The nozzle 13 discharges a relatively thin fan-shaped stream M of liquid metal into the mold 10, where it reaches a level L. This stream is symmetrical with respect to planes which bisect the mold in the direction of its width w and its thickness t. The stream fans out in the direction of the former plane and at its lower end occupies the major portion of this plane. The partially solidified casting S emerges from the bottom of the mold.
FIGS. 3, 4 and 5 show nozzle 13 in detail. When the tundish 12 is positioned for pouring, nozzle 13 is oriented with plane lV-IV of FIG. 3 parallel with the width w of mold 10 and plane V-V parallel with the thickness 1. The nozzle is a cupshaped refractory body which has a relatively small circular pouring opening 15 in its bottom wall. The upper surface of the bottom wall has a pair of relatively high areas 16 at diametrically opposite sides of opening 15, which areas are bisected by plane lV-IV. The upper surface of the bottom wall also has a pair of relatively low areas 17 at diametrically opposite sides of opening 15 between the high areas, which 7 low areas are bisected by plane V-V. The under surface of the bottom wall has a recess 18 elongated beneath the high areas 15 and also bisected by plane IV-IV.
According to our pouring method, we support the tundish 12 over the mold 10 with the nozzle 13 oriented as already described. We open the gate 14 to pour liquid steel from the tundish into the mold. The configuration of the nozzle causes the stream issuing through its opening 15 to assume a fan shape broadened in the direction of the mold width w. The liquid metal is distributed across almost the full width of the mold, and there are are no localized high-temperature areas in the skin of the partially solidified casting S as it emerges from the mold. Thus the likelihood of breakouts or surface cracks is much diminished.
FIGS. 6 and 7 show our method and nozzle construction applied to pouring liquid metal between the belts 21 and 22 of a belt-type continuous-casting machine. The nozzle 13:: is mounted in the lower transverse edge of a tiltable tundish 23 located to pour into the space between belts, the opposed faces of which travel continuously in a downward direction. The nozzle is of similar construction to that already described, and its action in producing a fan-shaped stream is similar. Such stream is distributed uniformly across the width of the belts. Tilting of the tundish controls the volume and direction of flow through the nozzle.
Although we have described our invention as applied to pouring metal from a tundish into a continuous slab-casting mold, or a belt-type continuous-casting machine, it may have other application for pouring liquid from any bottom pour vessel into any receiver which has a width substantially greater than its thickness.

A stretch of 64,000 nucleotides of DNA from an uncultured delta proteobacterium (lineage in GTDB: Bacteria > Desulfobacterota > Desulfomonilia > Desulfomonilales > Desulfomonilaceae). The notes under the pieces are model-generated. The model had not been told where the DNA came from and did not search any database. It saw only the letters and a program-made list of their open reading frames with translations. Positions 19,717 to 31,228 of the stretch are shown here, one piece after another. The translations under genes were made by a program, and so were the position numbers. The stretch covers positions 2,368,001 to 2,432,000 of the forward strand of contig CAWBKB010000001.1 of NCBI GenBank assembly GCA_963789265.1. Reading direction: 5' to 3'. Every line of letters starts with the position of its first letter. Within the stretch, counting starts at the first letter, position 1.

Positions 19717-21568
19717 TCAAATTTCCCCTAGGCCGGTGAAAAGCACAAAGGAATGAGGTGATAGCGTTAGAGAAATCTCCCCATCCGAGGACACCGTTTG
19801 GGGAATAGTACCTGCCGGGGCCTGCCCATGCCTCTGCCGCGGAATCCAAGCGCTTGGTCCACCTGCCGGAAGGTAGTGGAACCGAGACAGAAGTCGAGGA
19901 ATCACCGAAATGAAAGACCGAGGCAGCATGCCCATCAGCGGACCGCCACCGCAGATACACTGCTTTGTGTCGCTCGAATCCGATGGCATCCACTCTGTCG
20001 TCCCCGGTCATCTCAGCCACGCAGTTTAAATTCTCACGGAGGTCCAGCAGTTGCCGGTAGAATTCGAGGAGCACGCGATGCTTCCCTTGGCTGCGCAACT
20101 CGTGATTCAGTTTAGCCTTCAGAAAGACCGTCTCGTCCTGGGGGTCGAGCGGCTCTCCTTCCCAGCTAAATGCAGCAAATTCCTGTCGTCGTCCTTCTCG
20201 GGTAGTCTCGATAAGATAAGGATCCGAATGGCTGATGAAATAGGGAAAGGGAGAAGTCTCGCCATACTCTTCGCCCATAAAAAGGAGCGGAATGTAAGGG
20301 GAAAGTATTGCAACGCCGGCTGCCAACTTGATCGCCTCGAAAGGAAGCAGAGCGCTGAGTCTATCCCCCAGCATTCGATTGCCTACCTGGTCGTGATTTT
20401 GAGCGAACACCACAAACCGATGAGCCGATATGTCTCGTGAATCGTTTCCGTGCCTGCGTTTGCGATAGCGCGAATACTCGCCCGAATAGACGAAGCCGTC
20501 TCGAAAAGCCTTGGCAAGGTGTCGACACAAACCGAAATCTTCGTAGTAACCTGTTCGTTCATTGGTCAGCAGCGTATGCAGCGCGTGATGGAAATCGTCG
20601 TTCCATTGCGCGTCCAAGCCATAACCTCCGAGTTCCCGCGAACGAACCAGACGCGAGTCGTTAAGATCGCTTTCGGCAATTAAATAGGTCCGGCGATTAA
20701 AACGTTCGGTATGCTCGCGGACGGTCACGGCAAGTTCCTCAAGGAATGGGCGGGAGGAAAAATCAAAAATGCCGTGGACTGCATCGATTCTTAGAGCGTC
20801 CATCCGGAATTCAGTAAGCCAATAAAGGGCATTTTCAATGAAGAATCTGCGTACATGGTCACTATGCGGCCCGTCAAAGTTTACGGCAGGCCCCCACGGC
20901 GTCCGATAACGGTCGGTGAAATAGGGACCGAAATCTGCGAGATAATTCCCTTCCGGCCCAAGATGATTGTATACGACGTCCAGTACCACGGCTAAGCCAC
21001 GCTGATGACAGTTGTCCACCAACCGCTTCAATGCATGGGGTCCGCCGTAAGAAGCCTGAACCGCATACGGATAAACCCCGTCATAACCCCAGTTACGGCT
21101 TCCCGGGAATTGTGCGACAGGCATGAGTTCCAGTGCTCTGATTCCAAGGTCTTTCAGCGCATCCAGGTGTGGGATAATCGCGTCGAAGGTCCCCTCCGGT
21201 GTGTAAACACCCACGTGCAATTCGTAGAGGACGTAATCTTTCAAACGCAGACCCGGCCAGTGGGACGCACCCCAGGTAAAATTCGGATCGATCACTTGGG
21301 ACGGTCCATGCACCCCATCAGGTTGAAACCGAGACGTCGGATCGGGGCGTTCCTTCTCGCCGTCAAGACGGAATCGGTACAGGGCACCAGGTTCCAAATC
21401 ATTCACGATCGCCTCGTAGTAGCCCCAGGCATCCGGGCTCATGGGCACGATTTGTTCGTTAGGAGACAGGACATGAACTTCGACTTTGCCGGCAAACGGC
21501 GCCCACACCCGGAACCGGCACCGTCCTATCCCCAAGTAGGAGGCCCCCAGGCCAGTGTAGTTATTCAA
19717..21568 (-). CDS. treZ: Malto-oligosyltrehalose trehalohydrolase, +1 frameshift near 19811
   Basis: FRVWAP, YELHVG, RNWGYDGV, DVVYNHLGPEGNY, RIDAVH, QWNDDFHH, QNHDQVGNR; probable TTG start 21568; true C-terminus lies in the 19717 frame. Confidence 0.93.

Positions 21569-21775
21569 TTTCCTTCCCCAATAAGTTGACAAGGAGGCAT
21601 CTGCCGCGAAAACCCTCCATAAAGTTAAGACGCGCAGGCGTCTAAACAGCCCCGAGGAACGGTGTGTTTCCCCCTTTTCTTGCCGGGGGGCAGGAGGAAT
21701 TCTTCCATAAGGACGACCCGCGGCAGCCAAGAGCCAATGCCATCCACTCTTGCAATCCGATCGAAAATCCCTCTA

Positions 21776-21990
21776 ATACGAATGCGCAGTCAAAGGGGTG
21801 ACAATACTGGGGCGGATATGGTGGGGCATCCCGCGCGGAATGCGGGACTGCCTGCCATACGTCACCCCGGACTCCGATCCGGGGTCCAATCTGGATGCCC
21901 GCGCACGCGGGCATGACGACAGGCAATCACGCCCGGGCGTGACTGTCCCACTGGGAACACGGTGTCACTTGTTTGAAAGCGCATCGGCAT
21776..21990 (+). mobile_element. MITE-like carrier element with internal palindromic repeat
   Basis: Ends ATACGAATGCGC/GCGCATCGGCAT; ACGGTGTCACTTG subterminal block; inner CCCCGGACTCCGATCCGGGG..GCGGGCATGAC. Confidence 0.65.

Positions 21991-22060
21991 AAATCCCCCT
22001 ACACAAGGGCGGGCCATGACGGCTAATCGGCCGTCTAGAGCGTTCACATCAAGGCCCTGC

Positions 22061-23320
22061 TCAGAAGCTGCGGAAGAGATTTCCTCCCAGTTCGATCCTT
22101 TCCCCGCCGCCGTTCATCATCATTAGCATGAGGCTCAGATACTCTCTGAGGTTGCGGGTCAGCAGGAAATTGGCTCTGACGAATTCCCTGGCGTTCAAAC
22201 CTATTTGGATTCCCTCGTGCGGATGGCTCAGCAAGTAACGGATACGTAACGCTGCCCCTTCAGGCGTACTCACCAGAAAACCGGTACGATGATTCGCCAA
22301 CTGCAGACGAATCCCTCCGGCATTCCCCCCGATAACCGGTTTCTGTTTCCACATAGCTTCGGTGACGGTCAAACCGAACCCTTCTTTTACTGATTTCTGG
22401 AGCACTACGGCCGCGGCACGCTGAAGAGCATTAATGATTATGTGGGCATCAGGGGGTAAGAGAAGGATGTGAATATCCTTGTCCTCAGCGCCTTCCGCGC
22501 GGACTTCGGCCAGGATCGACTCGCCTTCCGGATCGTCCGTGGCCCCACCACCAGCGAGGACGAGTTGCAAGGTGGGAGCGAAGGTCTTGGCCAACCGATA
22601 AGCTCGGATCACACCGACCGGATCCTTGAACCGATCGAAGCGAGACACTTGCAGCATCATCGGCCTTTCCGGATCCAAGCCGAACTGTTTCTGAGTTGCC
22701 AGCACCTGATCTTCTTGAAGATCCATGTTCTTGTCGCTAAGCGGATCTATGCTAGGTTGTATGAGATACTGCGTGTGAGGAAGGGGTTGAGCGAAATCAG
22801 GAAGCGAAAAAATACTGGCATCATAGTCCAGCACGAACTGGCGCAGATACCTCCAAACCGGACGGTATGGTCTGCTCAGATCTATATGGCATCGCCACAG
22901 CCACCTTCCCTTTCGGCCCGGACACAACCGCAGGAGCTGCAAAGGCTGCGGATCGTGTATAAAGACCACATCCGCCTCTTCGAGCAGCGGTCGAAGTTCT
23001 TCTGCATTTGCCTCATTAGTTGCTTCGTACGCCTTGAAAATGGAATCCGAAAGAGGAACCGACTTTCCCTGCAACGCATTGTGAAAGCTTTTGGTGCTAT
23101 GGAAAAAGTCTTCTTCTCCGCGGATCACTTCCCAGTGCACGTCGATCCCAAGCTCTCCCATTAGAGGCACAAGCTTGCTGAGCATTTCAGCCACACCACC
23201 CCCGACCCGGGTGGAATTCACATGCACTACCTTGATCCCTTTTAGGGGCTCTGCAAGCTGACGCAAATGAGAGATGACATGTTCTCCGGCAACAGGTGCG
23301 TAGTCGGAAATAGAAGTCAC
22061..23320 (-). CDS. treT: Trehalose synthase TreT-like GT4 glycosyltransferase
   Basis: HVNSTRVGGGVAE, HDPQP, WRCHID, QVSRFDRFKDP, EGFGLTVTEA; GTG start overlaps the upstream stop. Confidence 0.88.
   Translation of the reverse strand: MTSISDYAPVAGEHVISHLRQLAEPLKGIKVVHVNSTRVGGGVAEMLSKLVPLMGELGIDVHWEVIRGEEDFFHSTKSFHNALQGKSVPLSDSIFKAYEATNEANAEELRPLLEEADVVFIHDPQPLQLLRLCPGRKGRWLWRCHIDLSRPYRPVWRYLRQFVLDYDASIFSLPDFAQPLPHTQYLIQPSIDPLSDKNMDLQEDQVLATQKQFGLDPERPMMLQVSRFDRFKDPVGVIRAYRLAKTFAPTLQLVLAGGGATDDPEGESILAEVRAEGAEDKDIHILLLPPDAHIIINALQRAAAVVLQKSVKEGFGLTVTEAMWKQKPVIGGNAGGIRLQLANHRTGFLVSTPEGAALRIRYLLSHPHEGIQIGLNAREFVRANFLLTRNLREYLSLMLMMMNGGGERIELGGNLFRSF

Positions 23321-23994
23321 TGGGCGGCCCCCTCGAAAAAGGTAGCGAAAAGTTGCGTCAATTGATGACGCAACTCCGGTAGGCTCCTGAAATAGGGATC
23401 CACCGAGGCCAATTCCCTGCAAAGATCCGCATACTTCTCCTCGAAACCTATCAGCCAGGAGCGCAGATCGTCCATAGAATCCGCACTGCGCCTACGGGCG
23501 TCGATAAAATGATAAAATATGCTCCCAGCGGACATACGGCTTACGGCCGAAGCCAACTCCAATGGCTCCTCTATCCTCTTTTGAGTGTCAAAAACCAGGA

1. A nozzle comprising a cup-shaped refractory body having a circular pouring opening in its bottom wall, the upper surface of the bottom wall having a pair of relatively high areas at diametrically opposite sides of said opening and a pair of relatively low areas at diametrically opposite sides of said opening between said high areas, the under surface of the bottom wall having a recess elongated beneath said high areas, whereby liquid discharging through said opening forms a fan-shaped stream broadened in the direction of elongation of said recess.
2. A bottom pour vessel equipped with a nozzle constructed as defined in claim 1.
3. A vessel equipped with a nozzle constructed as defined in claim 1 located in a lower transverse edge thereof.
4. In combination, a continuous slab-casting mold having a width substantially greater than its thickness, a tundish supported over said mold, said tundish having in its bottom wall a nozzle constructed as defined in claim 1 oriented so that the fan-shaped stream discharging therefrom is symmetrical with respect to planes which bisect the mold in the direction of its width and its thickness and broadened in the direction of the first-named plane to distribute steel across the mold width, whereby localized high-temperature areas are avoided in the skin of a partially solidified casting emerging from said mold.
5. In combination, a belt-type continuous-casting machine which includes a pair of spaced-apart belts, opposed faces of which travel in a downward direction, and a tiltable tundish for pouring liquid metal into the space between said belts, said tundish having a nozzle constructed as defined in claim 1 in its lower edge adjacent the space between belts for discharging a fan-shaped stream of metal into said space, said stream being broadened in the direction of the width of the belts.